Khorasan

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Names of territories during the Caliphate, Khorasan was part of Persia (in yellow).

Greater Khorasan (Persian:خراسان بزرگ) (also written Khorasaan, Khurasan and Khurasaan) is a modern term for eastern territories of ancient Persia since the 3rd century A.D.. Khorasan is a Pahlavi word which means "the land of sunrise". Greater Khorasan included territories that presently are part of Afghanistan, Iran, Tajikistan, Turkmenistan, and Uzbekistan.

Jat clans after Khurasan

Khurasan (खुरासान) is gotra of Jats. This gotra originated from ancestral person who came from place Khurasan (खुरासान) or Khorasan. [1]

Khurasya (खुरासया) is gotra of Jats. This gotra originated from ancestral person who came from place Khurasan (खुरासान). [2]

Khorasan province

These days, the adjective greater is partly used to distinguish it from Khorasan province, in modern-day Iran, that forms western parts of these territories, roughly half in area [3]. It is also used to indicate that Greater Khorasan encompasses territories that were perhaps called by some other popular name when they were individually referred to. For example Transoxiana (covered Uzbekistan and Tajikistan), Bactria, Kabulistan [4] , Khwarezm (containing Samarkand and Bukhara) [5] .

Until the devastating Mongol invasion of the thirteenth century, Khorasan was considered the cultural capital of Persia. (Lorentz 1995)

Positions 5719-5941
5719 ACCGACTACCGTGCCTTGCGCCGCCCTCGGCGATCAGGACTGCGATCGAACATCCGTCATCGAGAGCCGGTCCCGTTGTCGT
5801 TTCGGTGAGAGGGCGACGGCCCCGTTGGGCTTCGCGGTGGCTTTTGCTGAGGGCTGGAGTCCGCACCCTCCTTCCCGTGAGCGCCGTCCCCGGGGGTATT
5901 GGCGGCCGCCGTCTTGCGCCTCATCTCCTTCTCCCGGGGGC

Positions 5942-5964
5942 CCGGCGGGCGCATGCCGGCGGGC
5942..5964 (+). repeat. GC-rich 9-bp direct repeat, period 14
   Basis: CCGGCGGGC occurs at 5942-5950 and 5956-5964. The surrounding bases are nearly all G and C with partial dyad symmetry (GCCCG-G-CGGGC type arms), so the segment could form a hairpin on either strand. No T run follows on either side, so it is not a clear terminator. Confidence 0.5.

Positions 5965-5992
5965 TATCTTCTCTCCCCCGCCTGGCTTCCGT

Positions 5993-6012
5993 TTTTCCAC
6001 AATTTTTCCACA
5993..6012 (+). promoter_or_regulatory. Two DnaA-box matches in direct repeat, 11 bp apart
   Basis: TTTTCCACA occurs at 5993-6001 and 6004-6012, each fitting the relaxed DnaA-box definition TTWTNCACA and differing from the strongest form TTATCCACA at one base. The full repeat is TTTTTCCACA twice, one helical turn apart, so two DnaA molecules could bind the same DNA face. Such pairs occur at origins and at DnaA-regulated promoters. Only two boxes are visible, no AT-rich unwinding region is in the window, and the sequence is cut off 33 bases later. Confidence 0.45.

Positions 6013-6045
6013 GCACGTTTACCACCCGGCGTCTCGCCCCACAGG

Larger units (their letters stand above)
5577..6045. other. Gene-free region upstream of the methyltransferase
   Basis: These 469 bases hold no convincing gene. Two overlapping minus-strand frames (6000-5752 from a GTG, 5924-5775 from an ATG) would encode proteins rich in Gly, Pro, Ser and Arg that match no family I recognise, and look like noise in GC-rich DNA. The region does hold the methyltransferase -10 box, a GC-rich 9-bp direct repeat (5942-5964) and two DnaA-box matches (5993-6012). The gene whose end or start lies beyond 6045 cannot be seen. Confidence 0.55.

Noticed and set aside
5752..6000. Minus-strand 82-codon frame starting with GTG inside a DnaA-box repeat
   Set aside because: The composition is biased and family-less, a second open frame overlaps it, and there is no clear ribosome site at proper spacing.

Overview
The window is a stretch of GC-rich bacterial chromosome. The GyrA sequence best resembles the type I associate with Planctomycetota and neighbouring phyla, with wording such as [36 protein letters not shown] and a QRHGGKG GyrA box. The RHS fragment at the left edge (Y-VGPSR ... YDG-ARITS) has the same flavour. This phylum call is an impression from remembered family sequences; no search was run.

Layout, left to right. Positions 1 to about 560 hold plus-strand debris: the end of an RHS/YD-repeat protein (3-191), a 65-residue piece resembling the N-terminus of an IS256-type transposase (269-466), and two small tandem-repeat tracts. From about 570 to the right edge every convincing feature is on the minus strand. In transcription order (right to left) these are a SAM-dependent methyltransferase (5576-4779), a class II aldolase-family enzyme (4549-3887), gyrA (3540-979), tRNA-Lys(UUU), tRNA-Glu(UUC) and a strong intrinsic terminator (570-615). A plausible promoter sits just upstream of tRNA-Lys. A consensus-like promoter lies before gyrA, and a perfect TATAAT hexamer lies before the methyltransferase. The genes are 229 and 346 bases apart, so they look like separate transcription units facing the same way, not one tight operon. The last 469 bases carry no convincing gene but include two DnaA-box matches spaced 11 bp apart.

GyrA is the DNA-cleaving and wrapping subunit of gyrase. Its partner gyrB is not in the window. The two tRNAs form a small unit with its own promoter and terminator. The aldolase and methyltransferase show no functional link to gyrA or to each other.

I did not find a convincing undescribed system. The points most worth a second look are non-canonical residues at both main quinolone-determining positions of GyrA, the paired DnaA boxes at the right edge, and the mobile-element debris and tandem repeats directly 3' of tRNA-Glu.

Greater Khorasan contained mostly Nishapur and Tus (now in Iran), Herat, Balkh, Kabul and Ghazni (now in Afghanistan), Merv and Sanjan (now in Turkmenistan), Samarqand and Bukhara (both now in Uzbekistan), Khujand and Panjakent (now in Tajikistan) and Balochistan (now in Pakistan, Afghanistan, and Iran).

Geographical Distribution

According to Mir Ghulam Mohammad, Afghanistan's current territories formed the major part of Khorasan[6] while other sources say otherwise. According to these latter sources, Khorasan province of Iran roughly comprises half of Greater Khorasan.[7] Khorasan's boundaries have varied greatly during ages. The term was loosely applied to all territories of Persia that lay east and north east of Dasht-e Kavir and therefore were subjected to change as the size of empire changed.

In the Middle Ages, Persian Iraq and Khorasan were the two most important parts of the territory of Greater Iran. The dividing region between these two was mostly along with Gurgan and Damaghan cities. Especially the Ghaznavid Empire, Seljuq dynasty and Timurid dynasty, divided their Empire to Iraqi and Khorasani regions. This point can be observed in many books such as "Tārīkhi Bayhaqī" of Abul Fazl Bayhqi, Faza'ilul al-anam min rasa'ili hujjat al-Islam (a collection of letters of Al-Ghazali) and other books.

Ghulam Mohammad Ghubar, an ethnic Tajik scholar and historian from Afghanistan, talks of Proper Khorasan and Improper Khorasan in his book titled "Khorasan"[8]. According to him, Proper Khorasan contained regions lying between Balkh (in the East), Merv (in the North), Sijistan (in the South), Nishapur (in the West) and Herat, known as The Pearl of Khorasan, in the center. While Improper Khorasan's boundaries extended to Kabul and Ghazni in the East, Balochistan and Zabulistan in the South, Transoxiana and Khwarezm in the North and Damaghan and Gurgan in the West.